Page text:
Anyone who works out at a fitness club in Japan is probably using state-of-the art equipment from American company Life Fitness Japan. A subsidiary of Brunswick Co, Life Fitness has had a presence in the Japanese market since 1984 when its fitness machines were imported by Sony Enterprise. The company became a K.K. in 1999.
Heading up the Japan operations is Paul Shippee. Originally from Maine, Shippee worked in Japan in the insurance business before joining Life Fitness as general manager for Japan in 2003.
Shippee speaks enthusiastically about the latest innovations in cardio equipment and trends in Japan. Last month, Life Fitness Japan launched the Discover SE and Discover SI consoles that integrate with the newest Life Fitness cloud-based technology, LFconnect. This new cardio line, in conjunction with the LFconnect website, allows end users to personalize their workout experience and helps fitness facilities customize the content available on the equipment with asset management tools.
Discover, the third generation of Life Fitness’ touch-screen technology, is the most user-friendly and intuitive yet. The surface capacitive touch screen with Swipe Technology gives exercisers easy access to their personal iPhone, iPod or Android smartphone content, Lifescape interactive courses, open-Internet browsing, and On-Demand videos.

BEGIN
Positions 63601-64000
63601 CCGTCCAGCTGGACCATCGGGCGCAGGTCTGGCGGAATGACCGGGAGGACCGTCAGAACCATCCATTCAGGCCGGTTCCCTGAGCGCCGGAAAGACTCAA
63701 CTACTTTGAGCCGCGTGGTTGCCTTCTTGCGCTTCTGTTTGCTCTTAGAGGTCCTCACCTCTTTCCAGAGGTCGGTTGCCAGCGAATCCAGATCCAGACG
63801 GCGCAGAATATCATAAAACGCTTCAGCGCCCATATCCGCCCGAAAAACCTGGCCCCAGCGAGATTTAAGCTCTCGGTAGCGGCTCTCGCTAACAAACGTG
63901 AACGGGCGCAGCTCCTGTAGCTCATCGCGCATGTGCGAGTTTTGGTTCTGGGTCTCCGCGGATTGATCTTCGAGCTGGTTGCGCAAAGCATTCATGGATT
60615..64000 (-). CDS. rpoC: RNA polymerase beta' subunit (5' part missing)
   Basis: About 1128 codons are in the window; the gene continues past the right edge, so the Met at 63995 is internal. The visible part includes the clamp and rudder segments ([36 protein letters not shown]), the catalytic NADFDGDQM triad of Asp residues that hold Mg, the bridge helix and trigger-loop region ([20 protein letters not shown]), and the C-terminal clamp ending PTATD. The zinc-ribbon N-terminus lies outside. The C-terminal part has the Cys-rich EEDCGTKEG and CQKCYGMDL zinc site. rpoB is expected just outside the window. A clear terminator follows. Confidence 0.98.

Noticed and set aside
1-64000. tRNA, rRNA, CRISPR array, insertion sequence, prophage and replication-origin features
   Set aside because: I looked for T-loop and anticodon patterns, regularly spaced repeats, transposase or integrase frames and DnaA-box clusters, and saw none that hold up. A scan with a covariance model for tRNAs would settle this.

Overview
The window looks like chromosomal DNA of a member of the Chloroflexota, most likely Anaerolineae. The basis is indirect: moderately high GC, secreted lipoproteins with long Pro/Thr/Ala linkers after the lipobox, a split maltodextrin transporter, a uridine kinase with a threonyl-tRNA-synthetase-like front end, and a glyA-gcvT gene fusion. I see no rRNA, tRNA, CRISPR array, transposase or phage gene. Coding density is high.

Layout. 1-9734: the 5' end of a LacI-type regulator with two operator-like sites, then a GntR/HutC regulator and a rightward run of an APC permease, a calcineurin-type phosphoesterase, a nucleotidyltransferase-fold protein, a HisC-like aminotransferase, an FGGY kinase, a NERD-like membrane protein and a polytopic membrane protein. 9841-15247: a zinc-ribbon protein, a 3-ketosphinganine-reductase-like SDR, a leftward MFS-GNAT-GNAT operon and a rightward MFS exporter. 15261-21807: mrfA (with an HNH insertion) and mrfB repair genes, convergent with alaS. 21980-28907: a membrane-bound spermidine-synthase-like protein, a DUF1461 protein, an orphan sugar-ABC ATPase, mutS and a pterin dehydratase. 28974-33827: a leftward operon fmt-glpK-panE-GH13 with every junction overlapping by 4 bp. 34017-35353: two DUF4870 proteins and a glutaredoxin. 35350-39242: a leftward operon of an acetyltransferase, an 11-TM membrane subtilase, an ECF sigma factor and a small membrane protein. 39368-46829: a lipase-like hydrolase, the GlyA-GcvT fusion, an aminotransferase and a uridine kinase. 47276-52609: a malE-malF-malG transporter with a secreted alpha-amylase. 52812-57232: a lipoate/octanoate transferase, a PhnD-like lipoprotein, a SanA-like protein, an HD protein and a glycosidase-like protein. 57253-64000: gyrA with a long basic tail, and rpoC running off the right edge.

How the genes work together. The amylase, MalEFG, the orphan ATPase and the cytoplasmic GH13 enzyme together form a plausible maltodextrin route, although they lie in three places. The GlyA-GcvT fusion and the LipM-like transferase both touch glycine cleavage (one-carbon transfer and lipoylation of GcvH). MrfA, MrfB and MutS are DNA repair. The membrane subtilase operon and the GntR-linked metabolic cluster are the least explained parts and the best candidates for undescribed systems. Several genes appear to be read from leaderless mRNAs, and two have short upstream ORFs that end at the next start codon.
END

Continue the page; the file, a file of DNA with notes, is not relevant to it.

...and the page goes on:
Japan Today catches up with Shippee to hear more.
What is Life Fitness’ history in Japan?
Life Fitness has been in Japan since 1984. We used a distributor back then, Sony Enterprise. They were looking for gaps in their product line and they chose fitness equipment. That was when fitness was taking off in the 1980s, you know with Olivia Newton-John singing “Let’s Get Physical.”
The market in Japan has always been slow to grow. Our typical buying cycle is 5-7 years because you can run one of our treadmills for five years straight, 40,000 kms and not have to change a thing on it. We had a bit of a growth spurt in the mid-2000s. This year has been a challenging year, but we are doing OK and we are diversifying along with the market.
How did the disaster last year affect business?
Some of our biggest customers, such as Konami Sports and Central Sports, had facilities in the affected regions that were damaged and in lieu of the money they were reserving for possible expansion, they had to fix up those clubs first. So that did affect us.
Who are your main customers?
Most of the major commercial fitness clubs, the majority of 5-star hotels, the Tokyo American Club and we are big on U.S. bases in Japan. Universities are very big for us, too. Besides Tokyo, we have offices in Osaka and Kyushu. We can cover the country because the head offices of fitness clubs, which are located in Tokyo, will work with us when they expand in other cities.
Do you sell equipment for home use in Japan?
Some but not as much as in other countries. There are voltage, service and pricing issues, as well as the size of homes to consider.
What is your best-selling machine?